Vaginal Dryness - The Silent Symptom

It wasn’t that long ago we wouldn’t have dared say the word “menopause” out loud. We’re still not shouting it from the rooftops, but we have gotten to a point where we can at least share our best tips for dealing with hot flashes and kvetch across our yoga mats about how our husbands just don’t get it.

But there’s still one menopause symptom that we keep hidden from the light of day – vaginal dryness. Ugh. Nobody wants to talk about it, but we all know what it’s like to deal with it. So grab your smartphone, or tilt your laptop screen away from your coworker, and let’s get busy.

The Silent Symptom

Normally your vaginal walls are coated with a thin layer of moisture. The hormone changes of menopause can wreak havoc on your vagina, causing thinning and inflammation of the vaginal walls and changes in the amount and consistency of this lubricating fluid. Under normal, everyday circumstances this can mean dryness, itchiness, and irritation, and during sexual intercourse you may experience discomfort and pain, or difficulty getting aroused in the first place.1

Emotionally, these symptoms can take their toll – in addition to the physical discomfort, you might feel depressed and discouraged and both your own self-esteem and your relationship with your partner could suffer. This is a big deal – and now that we’re talking about it, there are things that can help.

The first thing to do is to avoid irritants and chemicals as much as possible. Use only clean water to wash the inner parts of your vulva and avoid soaps or perfumed lotions or douches. Avoid coloured or scented toilet paper and wash your underwear using scent-free detergent with no fabric softeners.

Now that you’ve removed all the irritants you can from the equation, it’s time to consider your options, which range from natural, non-prescription moisturizers and lubricants to prescription low-dose hormonal options.


Vaginal moisturizers are used to maintain vaginal moisture and acidity, reducing everyday symptoms of irritation and burning. Moisturizes are applied regularly and are absorbed into the skin and vaginal wall, mimicking natural vaginal lubrication. Moisturizers are widely available in drugstores and don’t require a prescription. Some examples are: Fresh Start, K-Y Silk-E, Moist Again, Replens, K-Y Liquibeads


If your vaginal dryness is an issue primarily during sex, water- or silicone-based vaginal lubricants may be the answer. These come in liquid or gel form and are applied to the vagina and vulva (and to toys or your partner’s penis, as desired) to provide lubrication and reduce friction. Unlike moisturizers, lubricants are not absorbed into the skin. Lubricants are widely available in drugstores, sex shops, or online. Oil-based lubricants are not recommended as they can break down latex condoms, increasing your risk of STIs, and can leave a coating that can increase your risk of bacterial infections.2 Some examples of lubricants are: Astroglide, FemGlide, Just Like Me, K-Y Jelly, Pre-Seed, Summer’s Eve (water-based); ID Millennium, Pink, Pjur, Pure Pleasure (silicone-based).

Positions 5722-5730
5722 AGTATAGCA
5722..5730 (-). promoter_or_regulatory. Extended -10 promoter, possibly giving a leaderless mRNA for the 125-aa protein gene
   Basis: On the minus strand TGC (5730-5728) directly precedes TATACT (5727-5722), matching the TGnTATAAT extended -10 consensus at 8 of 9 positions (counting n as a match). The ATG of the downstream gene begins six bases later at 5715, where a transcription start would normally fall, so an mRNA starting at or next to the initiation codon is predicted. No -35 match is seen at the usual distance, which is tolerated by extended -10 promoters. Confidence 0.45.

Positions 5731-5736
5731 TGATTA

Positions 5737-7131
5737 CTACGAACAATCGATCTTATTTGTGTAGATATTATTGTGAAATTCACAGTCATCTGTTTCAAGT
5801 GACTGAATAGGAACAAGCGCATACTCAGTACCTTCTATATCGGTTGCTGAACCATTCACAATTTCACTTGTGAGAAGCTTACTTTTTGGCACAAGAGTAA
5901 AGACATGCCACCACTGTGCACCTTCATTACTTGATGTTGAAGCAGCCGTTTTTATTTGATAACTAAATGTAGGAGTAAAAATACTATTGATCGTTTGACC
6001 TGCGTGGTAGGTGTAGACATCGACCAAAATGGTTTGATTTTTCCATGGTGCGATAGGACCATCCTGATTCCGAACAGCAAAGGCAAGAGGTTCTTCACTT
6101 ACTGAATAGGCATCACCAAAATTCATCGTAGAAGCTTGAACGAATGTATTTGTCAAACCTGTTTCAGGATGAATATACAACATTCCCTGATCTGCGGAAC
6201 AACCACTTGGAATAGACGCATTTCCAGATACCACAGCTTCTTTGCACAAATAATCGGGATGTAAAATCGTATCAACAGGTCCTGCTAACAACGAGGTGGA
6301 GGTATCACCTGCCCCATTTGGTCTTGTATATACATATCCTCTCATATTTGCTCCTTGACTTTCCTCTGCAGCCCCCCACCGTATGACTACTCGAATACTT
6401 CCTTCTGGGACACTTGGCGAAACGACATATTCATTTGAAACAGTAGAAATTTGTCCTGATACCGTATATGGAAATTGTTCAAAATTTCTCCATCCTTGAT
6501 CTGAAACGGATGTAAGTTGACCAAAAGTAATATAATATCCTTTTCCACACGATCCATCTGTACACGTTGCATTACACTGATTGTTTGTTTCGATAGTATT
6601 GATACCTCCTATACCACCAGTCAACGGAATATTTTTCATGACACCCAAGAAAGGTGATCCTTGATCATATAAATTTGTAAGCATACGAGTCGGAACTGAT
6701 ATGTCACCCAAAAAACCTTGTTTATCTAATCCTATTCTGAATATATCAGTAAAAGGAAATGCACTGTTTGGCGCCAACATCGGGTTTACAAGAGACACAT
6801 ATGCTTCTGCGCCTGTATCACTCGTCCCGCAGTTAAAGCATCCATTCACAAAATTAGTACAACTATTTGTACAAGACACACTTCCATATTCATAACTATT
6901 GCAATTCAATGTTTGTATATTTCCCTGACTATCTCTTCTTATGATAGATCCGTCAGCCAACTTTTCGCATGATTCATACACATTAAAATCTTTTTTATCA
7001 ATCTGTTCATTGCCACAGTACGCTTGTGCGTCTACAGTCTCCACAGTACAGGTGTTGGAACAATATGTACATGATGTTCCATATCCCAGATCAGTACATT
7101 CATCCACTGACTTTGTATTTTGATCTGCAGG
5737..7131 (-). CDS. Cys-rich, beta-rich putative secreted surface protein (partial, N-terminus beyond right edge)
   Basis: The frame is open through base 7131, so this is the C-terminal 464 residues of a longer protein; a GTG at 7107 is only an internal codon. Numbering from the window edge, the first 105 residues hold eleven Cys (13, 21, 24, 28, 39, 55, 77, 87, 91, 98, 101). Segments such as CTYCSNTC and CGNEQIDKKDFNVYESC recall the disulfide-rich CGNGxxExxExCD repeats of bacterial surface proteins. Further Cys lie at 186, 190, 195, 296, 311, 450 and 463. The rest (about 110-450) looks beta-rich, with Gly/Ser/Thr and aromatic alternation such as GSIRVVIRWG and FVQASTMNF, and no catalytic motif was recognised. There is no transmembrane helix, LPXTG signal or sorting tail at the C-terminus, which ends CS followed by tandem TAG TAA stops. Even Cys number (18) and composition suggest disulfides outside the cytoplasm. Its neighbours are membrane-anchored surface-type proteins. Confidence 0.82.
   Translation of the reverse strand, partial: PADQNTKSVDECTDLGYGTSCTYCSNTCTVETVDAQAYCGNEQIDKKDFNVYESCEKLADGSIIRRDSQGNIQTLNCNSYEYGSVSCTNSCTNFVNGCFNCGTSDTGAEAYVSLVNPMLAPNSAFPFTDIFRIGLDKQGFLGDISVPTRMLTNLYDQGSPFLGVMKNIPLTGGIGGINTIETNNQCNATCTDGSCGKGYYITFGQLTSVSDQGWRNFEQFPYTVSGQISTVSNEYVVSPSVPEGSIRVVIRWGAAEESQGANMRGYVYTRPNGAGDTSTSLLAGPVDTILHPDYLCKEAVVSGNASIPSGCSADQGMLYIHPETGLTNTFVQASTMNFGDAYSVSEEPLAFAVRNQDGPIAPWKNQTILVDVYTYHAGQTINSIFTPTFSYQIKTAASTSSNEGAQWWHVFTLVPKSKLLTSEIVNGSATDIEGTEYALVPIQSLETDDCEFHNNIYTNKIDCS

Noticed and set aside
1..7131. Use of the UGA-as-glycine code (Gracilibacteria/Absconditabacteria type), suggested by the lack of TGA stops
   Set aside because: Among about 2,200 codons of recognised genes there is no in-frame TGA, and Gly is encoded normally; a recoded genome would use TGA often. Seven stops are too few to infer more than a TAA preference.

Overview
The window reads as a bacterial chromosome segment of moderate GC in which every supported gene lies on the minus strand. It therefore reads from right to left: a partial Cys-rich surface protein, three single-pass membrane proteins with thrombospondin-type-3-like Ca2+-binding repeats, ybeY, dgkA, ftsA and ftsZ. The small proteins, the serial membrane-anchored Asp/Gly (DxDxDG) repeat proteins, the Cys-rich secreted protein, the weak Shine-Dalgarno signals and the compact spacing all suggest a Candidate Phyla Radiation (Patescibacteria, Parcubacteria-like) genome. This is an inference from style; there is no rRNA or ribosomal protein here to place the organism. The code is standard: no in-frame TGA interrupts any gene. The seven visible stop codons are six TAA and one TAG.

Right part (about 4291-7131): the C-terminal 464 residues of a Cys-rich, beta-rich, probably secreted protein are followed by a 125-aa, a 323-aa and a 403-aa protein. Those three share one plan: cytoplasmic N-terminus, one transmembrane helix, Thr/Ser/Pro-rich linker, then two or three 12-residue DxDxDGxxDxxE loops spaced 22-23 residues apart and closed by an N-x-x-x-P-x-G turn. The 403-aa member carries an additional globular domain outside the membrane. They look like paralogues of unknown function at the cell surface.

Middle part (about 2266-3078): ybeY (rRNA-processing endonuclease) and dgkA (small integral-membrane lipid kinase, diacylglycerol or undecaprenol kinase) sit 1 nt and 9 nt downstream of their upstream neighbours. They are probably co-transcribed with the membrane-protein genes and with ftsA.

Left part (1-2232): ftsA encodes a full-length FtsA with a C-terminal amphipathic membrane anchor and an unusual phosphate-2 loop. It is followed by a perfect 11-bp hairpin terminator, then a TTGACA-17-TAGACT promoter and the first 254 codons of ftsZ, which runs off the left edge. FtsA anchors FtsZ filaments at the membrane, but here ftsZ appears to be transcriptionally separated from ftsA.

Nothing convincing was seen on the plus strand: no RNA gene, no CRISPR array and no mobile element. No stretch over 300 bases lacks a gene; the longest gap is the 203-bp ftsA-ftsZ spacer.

Many women who have mild to moderate vaginal discomfort and pain during intercourse will find effective relief from non-prescription moisturizers and lubricants. For both moisturizers and lubricants, you may need to experiment with several products to find the one that’s best for you.3

Low-Dose Vaginal Estrogen


If your vaginal dryness and pain is more severe or doesn’t respond to moisturizers and lubricants, you should talk to your healthcare provider, who may want to investigate the cause. They may recommend a low-dose prescription vaginal estrogen product. These come in tablet, cream, or ring form and deliver estrogen directly to the vagina, helping to restore vaginal tissue thickness and flexibility. Some examples of prescription vaginal estrogen therapy products are Vagifem (vaginal tablet), Estrace (cream), Neo-Estrone (cream), Premarin (cream), Estring (low-dose vaginal ring). You may also continue to use lubricants and moisturizers as needed. Tell your health care provider if you have been treated for breast cancer so they can properly assess the risks and benefits of hormone therapy.3

If you are having other severe menopause symptoms in addition to vaginal dryness and irritation, your doctor may suggest higher-dose hormone therapy that raises estrogen levels throughout the body.

It’s no joke that menopause can wreak havoc on your physical and emotional well-being, not to mention your relationship with your loved ones. This is one area where relief is possible – and relatively simple – if we can just bring ourselves to talk about it.


  1. “Vaginal dryness.” Retrieved September 21, 2015.
  2.  “Choosing a personal lubricant.” Retrieved September 21, 2015.
  3. Vaginal and vulvar comfort: Lubricants, moisturizers and low-dose vaginal estrogen,” Retrieved September 21, 2015.


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